Firstly, the Kaipara District Council and its now infamous decision to proceed with a sewage treatment plant at Mangawhai. From all accounts, this was a perfectly sound strategy for ‘future proofing’ against an anticipated residential explosion in the region. For a number of reasons, the global financial collapse being one of them, the anticipated population growth did not happen.
Then a number of things went wrong. The Council continued to pursue the scheme in spite of evidence it should not; the council kept the true costs off its books for five years, through a public private partnership. Costs ballooned and in 2012, general rates increased by 31% across the region, and by several hundred percent in Mangawhai. The final debt to ratepayers stood somewhere between $80m-$100m.
The Auditor General, Lyn Provost, was called in to investigate and released her report in December 2013. Among other things, she cited poor decision-making processes and lack of transparency, including the use of workshops instead of council meetings to make important decisions. She apologised to the people of Mangawhai, but could give no comfort as to who would be responsible for the debt. The council has been replaced by commissioners.
More recently, the Auditor General was asked to investigate Delta, a subsidiary company of Dunedin City Holdings Ltd, wholly owned by the Dunedin City Council. The review found breaches of the Local Government Act 2002 and Companies Act 1993, and instances of Delta using artificial business structures to avoid public accountability.
These recent experiences have inspired a separate report, to be released later this year, in which the Auditor General will explore wider governance and communication issues between council-controlled organisations and councils. It might just be a bit late to apply to our investment proposal and its inherent lack of critical information.
So, can we reasonably consider the question “Do you think the Regional Council should invest $80,000,000 in the Ruataniwha Water Storage Scheme?” Not with any confidence that we have the facts needed to understand the financial risks involved.
If consultation gets underway with or without this information, it is vitally important that you have a say.
Transparent Hawke’s Bay intends to monitor and assess the objectivity and transparency of materials prepared by the Regional Council for public consultation. If it is found to be misleading or incomplete we may ask for your endorsement in our request to the Auditor General, asking her to re-examine the process and sufficiency of information.
Only 25 Questions Left!
By Tom Belford
I have been closely monitoring the water storage project since its inception about five years ago, including participating in the stakeholders committee and now as a regional councillor. I have read everything regarding this project that HBRC/HBRIC have made available.
Yet I am still seeking definitive answers to the core questions that follow.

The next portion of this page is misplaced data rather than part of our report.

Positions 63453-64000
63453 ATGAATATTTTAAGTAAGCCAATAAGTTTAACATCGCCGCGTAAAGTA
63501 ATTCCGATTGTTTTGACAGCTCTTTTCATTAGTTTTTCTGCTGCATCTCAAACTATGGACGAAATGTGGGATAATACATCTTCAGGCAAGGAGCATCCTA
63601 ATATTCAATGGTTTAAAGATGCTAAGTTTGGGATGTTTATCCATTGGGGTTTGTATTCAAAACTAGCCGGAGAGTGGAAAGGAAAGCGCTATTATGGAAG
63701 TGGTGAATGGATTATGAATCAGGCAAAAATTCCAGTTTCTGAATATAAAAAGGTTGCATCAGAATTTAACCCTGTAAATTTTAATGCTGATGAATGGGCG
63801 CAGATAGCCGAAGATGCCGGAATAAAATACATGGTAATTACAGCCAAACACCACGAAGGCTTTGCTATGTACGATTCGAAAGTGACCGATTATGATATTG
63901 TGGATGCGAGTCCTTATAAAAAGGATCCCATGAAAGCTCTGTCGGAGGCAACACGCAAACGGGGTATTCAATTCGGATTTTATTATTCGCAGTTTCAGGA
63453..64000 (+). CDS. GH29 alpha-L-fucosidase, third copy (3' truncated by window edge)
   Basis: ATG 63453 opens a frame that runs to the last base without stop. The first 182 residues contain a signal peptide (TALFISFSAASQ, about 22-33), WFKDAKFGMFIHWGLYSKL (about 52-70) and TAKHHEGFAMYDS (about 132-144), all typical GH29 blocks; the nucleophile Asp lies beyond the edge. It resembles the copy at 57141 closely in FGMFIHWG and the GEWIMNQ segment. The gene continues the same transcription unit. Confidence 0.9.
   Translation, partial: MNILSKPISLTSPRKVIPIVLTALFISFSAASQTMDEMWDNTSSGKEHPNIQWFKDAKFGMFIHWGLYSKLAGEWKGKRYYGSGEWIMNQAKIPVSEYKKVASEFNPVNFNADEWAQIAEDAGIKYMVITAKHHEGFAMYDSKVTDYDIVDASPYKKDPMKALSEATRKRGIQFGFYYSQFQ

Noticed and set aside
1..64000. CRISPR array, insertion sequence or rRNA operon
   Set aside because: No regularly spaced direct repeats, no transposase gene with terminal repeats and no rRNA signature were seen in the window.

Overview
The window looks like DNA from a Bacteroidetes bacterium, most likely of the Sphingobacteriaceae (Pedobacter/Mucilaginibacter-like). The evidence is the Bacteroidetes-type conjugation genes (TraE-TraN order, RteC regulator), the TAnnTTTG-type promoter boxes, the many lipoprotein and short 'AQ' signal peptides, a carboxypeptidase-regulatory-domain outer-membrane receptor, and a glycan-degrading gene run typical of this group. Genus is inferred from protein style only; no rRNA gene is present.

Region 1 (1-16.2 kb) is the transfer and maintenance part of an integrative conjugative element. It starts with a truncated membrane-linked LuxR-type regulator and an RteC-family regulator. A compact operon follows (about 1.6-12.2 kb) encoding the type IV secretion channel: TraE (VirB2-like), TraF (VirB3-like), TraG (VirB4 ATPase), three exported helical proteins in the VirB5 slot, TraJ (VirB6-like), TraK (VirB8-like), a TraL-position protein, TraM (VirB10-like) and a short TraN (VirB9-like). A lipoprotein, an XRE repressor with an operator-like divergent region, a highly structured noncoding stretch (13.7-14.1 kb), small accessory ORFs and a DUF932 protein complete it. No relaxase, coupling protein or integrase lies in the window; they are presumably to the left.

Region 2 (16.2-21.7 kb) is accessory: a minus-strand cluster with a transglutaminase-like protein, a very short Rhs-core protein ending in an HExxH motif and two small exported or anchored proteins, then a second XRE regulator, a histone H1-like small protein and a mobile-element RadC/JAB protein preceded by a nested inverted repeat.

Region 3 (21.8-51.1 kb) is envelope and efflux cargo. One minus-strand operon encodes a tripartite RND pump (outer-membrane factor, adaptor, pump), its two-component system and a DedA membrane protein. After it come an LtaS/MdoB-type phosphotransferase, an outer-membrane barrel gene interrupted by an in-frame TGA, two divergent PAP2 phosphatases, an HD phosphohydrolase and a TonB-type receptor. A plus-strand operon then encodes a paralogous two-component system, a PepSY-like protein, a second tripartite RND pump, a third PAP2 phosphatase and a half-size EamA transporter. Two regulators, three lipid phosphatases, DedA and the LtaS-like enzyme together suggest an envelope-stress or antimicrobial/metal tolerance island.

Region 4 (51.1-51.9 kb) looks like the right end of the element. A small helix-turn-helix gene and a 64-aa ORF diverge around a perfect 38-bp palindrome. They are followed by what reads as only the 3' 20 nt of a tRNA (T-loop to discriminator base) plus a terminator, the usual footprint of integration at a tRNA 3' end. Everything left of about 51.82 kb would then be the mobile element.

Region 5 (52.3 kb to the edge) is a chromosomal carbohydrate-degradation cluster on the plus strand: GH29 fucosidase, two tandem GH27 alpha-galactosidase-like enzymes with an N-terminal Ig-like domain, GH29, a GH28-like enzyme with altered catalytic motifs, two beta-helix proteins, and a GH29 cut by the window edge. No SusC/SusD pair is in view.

I would think that all ratepayers might insist on knowing the answers … before any decision to proceed with this project is made.
Adequacy of Water Supply
1. Have water flows on the Makaroro ever been actually measured above the proposed dam site? If not, why not, given the critical importance of establishing the adequacy of water supply to make the scheme viable as a ‘water insurance policy’ for irrigators?
2. Various HBRC/HBRIC documents project rainfall in the catchment feeding the dam at 1,200mm to 2,500mm annually, yet the latter is used to estimate water supply to the dam. If the former figure is more accurate, have sensitivity analyses been completed to project the diminished water supply? Please explain.
3. The Board of Inquiry cited widely differing estimates of the area to be irrigated – 17,120 hectares, 25,390 hectares, and 31,289 hectares. The BOI itself settles upon 29,779 hectares (17,120 from the dam and almost as much,12,659, from additional groundwater allocations). Water supply reliability for farmers (as well as increased farm output) must be determined by the scheme’s actual irrigable footprint. So what is the actual footprint?
4. Water supply contracts with farmers will presumably commit the scheme to provide contracted water at a specific level of reliability (i.e. supplied X out of Y years). What will the contracted reliability be? Are farmers required to pay for contracted amounts if the water cannot be supplied?
Farmer Uptake & Retention
5. We’re told that 109 Expressions of Interest (EOIs) account for 43.6 million m3 of water. What percentage of farmer prospects within the scheme footprint is this? How many remaining farmers have said ‘no thanks’?
6. The targeted uptake rate by farmers assumes that 90% of farmers who have signed Expressions of Interest (EOIs) will convert those to firm purchase contracts, as well as 20% of farmers in the irrigation footprint who haven’t signed EOIs and 100% of current irrigators.
7. How realistic are these assumptions, given such practical factors as: some current irrigators will be allowed deeper bores (furnishing up to 15 million cubic metres of water annually directly from groundwater, removing their need for irrigation water); the scheme’s distribution network not being built out for years to reach all potential users; farm ownership turnover being a key assumption supporting uptake rates? How wide a range of uptake scenarios has been modeled to reflect these sensitivities?
8. Lower initial water prices ($0.06 per cubic metre discount for first four years) will be offered to farmers to entice initial uptake of the scheme, presumably costing HBRIC $10 million or more. What is the projected cost of this subsidy, and where is that cost reflected in the scheme financials?